From Endurance to Dressage
Improving the Flying Change
I wonder how many horses don't learn to do the flying change until they're 15? Speedy knows how to change his canter leads; I've seen him do it a million times during turn out. They're beautiful. Doing them when and where I ask is an entirely different conversation. As difficult as they are, Speedy is working his heart out to do them for me. Bless him.
Chemaine Hurtado, owner and trainer at Symphony Dressage Stables, came out for a lesson on Good Friday. Frankly, I need all the help I can get, so if we get a little extra help from the Divine on a day meant to be holy, I'll take it.
My goal for the lesson was to check in on our new and improved shoulder in and to continue cleaning up our flying changes. Chemaine seemed pretty pleased with our trot work, both at the shoulder in and the medium.
When Chemaine was here last, she had me use the idea of a medium trot while doing a shoulder in. For the life of me, I just couldn't figure out what she wanted me to do. After watching video of the lesson, I did a palm to face and shook my head at my idiocy. She wanted me to use the energy reserved for the medium trot during a shoulder in. What's so confusing about that? Apparently a lot if you're me.
For a medium trot, Chemaine has taught me to use the corner to rev Speedy up and build energy in his hind end by applying the brakes (half halt) while at the same time pressing on the gas (adding leg). Once we come out of the corner, I straighten him up so that when he finally gets to use that coiled up energy, he can lift his front end just like a plane taking off.
So how does this work to improve the shoulder in? Chemaine had me set it up exactly the same. From A to K, or whichever corner you're in, build the energy by half halting while adding leg at the same time. From K to V start thinking about shoulder fore so that by V you can put your horse into a shoulder in.
Unlike the medium trot, the horse doesn't get to launch forward though. Instead, Chemaine had me slowly release the energy into the shoulder in by pulsing the rein. If you let all of the energy go at once, you'll lose the angle of the bend. Instead, let it out in short spurts.
Speedy has learned the aids for the medium trot so well that I can now use them to improve his collected trot even while not in the corner. He knows that a "revving up" half halt means that we're getting ready to GO, like in the second picture above. Transitions within the gait, right?!
And then we moved on to the flying change. Speedy has it, he's just still quite sassy about it. The main problem we have is the right rein and right shoulder.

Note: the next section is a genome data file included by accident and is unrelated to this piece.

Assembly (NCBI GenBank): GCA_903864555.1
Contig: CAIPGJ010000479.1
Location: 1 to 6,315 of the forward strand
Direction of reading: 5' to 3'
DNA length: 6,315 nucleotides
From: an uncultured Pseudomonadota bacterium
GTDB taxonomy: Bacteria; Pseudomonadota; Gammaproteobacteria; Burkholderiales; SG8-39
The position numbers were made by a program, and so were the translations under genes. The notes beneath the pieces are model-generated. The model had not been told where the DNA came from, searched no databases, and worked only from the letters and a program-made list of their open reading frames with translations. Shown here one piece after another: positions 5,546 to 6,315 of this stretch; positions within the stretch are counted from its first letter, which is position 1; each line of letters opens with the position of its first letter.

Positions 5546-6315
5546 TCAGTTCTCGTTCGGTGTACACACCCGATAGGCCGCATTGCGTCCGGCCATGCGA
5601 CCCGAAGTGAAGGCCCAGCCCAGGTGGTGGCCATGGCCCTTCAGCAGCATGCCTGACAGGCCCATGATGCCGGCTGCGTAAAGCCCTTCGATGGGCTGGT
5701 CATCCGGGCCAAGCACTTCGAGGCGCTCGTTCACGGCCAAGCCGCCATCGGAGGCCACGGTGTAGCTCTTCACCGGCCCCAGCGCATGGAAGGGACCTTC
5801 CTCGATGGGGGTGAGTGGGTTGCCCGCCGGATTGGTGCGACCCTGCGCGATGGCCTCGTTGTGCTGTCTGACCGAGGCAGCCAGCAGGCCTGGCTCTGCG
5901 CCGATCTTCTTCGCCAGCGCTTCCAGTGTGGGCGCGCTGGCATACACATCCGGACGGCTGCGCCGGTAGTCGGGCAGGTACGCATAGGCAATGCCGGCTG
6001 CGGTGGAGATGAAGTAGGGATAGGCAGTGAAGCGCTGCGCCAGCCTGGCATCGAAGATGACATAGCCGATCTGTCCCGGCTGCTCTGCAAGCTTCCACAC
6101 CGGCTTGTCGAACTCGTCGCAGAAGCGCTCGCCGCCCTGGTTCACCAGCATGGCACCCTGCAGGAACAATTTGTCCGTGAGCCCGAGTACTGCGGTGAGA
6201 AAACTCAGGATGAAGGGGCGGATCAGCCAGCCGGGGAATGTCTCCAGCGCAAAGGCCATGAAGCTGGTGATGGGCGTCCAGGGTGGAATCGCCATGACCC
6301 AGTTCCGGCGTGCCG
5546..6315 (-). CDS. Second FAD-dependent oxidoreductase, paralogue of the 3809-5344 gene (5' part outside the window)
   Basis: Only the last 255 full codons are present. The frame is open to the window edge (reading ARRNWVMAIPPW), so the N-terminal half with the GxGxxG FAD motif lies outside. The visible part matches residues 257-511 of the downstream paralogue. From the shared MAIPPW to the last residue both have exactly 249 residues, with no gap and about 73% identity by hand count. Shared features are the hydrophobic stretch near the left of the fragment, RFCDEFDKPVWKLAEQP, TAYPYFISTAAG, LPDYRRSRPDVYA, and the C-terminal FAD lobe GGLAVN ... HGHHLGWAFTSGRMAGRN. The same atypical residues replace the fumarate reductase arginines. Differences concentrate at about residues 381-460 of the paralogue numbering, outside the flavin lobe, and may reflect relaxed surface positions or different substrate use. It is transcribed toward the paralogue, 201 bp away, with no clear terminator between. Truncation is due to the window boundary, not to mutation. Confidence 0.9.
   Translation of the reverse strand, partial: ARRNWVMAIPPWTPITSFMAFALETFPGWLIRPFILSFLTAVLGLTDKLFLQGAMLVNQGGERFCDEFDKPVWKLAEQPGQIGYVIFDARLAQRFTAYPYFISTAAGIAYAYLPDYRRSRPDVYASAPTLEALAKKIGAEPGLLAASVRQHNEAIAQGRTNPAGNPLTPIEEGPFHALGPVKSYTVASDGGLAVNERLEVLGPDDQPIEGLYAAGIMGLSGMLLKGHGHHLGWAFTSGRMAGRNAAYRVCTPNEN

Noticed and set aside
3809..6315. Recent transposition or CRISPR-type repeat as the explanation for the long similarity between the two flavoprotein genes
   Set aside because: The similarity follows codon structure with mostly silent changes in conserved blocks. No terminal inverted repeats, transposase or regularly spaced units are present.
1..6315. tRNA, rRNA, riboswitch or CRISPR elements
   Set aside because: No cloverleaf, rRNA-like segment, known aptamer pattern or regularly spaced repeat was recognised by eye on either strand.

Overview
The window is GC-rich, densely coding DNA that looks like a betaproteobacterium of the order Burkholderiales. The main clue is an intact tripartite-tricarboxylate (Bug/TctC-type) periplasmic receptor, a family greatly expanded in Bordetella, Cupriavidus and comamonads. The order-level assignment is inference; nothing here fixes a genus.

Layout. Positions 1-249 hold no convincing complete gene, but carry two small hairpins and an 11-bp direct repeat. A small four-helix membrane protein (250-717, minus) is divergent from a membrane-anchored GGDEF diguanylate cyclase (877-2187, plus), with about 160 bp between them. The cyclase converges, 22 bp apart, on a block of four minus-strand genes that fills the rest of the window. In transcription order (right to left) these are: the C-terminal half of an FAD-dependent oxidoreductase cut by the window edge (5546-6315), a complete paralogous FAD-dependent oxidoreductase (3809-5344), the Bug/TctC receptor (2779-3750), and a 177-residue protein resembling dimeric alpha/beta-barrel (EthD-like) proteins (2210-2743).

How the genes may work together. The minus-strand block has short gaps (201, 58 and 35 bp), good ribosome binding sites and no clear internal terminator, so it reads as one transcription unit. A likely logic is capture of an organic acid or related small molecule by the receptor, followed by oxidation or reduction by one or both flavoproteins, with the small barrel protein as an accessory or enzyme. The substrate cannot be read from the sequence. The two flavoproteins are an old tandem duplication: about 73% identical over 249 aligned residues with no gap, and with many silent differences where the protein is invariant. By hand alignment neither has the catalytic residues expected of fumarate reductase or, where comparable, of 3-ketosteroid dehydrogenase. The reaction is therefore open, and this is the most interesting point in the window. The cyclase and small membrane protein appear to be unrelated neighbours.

The right to left flying change is much easier because Speedy naturally wants to lean on my right rein. The other way? Let the sparks fly!
Lest you think he's just beyond incorrigible, these are only blips in time. He really just wants to do it right, but he thinks he knows better than I do what's "right." Silly boy.
Right now, the process goes like this:
We have a flying change. What we don't have is an obedient and relaxed flying change. We're almost there though.
I've learned that with this horse, being patient and persistent will pay off.
He makes my heart sing.
If you haven't read Monday's post yet, check it out for a chance to win a pair of Roeckl's newest gloves and a gift card from the Riding Warehouse.
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About the Writer and Rider
I am a lifelong rider.
I began endurance riding in 1996 where I ultimately completed five, one-day 100 mile races, the 200-mile Death Valley Encounter, and numerous other 50, 65, and 75 mile races. I began showing dressage in 2010.
Welcome to my dressage journey.
About Speedy G
Speedy went from endurance horse to dressage horse. After helping me earn a USDF Bronze medal in the summer of 2020, he is now semi-retired. Speedy is a 2004, 15'1 hand, purebred Arabian gelding. His Arabian Horse Registry name is G Ima Starr FA.
Izzy was started as a four-year old and then spent the next 18 months in pasture growing up. I bought him as a six-year old, and together, we are showing at the lower levels. He is a 2008, 16'3 hand warmblood gelding. His Rheinland Pfalz-saar International (RPSI) name is Imperioso.
National Rider Awards
State Rider Awards
State Horse Awards
CDS Sapphire Rider Award
Third Level: 63.514%
Third Level: 62.105%
2023 Show Season
(r) Ride-a-Test Clinic
2023 Show Schedule
2023 Completed …
2023 Qualifying Scores
Regional Adult Amateur Competition (RAAC)
Qualifying Training Level
3 Scores/2 Judges/60%: